BOSTON ( TheStreet) -- Post-recession thrift, health care reform and the aging baby boom generation will likely lead to a surge in overseas "medical tourism." The weak economy has reigned in the number of U.S. citizens travelling abroad for everything from facelifts to heart bypasses. About 540,000 Americans sought medical care outside the U.S. in 2008, a 28% decrease from the previous year, according to a report released last month by the Deloitte Center for Health Solutions. That number is expected to rise 20% this year to a projected 648,000, and grow by 35% annually starting in 2010. "Outbound medical tourism could reach upwards of 1.6 million patients by 2012," says Paul Keckley, executive director of the Washington, D.C.-based Deloitte Center for Health Solutions. "Pent-up consumer demand for elective procedures, especially outpatient dental and cosmetic procedures, will help fuel increased demand for medical tourism again." The driving force behind overseas medical care is -- and has always been -- cost. According to the Medical Tourism Association, heart bypasses in the U.S. cost $144,000, on average, compared to $8,500 in India. Heart valve replacements at domestic hospitals can run upwards of $170,000, dwarfing Colombia's average bill of $10,450. A $15,000 facelift by a U.S.-based plastic surgeon more than triples the $4,000 a Singapore hospital would charge. Breast implants, a $10,000 luxury in the U.S., can be had for the bargain price of $3,000 in Jordan.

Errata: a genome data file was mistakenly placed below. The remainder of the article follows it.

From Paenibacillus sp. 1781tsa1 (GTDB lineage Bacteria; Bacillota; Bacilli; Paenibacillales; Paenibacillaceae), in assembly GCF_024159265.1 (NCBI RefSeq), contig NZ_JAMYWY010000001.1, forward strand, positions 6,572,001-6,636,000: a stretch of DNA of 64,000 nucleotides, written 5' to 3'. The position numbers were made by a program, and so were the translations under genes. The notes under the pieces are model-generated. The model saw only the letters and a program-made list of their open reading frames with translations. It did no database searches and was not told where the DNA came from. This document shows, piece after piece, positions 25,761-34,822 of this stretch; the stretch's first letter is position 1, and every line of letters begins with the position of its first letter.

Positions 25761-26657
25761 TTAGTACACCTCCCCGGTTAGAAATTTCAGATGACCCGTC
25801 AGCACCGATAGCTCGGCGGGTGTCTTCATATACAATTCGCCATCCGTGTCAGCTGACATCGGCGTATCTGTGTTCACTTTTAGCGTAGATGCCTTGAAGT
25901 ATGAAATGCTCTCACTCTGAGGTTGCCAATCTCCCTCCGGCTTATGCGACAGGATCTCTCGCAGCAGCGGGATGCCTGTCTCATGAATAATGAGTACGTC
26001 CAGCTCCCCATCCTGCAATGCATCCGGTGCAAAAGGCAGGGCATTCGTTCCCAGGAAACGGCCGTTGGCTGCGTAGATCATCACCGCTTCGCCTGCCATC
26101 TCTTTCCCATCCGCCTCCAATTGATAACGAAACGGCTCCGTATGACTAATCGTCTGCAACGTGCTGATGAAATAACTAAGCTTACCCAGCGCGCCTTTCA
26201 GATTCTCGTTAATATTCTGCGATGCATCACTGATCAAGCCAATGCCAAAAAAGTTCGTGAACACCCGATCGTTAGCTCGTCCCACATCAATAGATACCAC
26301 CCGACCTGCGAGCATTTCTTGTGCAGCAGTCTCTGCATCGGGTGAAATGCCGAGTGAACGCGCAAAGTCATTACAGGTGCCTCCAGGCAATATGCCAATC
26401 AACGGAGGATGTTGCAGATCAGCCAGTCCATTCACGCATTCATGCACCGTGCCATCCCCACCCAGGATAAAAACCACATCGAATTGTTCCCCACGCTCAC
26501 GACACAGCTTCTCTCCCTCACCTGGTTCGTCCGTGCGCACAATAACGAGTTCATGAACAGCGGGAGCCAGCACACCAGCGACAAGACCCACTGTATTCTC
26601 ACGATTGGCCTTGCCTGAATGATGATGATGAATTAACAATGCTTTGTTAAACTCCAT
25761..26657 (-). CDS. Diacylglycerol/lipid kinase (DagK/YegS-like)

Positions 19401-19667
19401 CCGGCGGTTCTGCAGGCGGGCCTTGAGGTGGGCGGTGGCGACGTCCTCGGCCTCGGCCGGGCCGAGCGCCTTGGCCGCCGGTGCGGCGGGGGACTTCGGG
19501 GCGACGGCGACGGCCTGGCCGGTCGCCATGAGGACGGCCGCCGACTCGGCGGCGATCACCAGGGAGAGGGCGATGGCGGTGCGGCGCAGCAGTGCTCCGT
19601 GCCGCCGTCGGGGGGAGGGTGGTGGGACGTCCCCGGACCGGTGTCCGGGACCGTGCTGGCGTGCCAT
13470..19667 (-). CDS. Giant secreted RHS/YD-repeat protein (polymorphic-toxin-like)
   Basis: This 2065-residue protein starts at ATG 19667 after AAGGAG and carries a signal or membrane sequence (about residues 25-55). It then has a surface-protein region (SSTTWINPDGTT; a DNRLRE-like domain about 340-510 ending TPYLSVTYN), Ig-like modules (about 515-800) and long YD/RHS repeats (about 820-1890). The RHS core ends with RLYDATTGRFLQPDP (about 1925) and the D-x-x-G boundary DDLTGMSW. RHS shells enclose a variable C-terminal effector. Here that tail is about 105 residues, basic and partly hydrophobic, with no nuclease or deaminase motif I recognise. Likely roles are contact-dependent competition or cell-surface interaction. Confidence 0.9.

Surgery Around the World
Source: Medical Tourism Association Updated July 2009
Rising health care costs, insurance premiums and out-of-pocket expenses will likely keep the offerings of foreign hospitals competitive for years to come. Some insurers, including Blue Cross and Blue Shield, are subsidizing out-of-country procedures under some plans.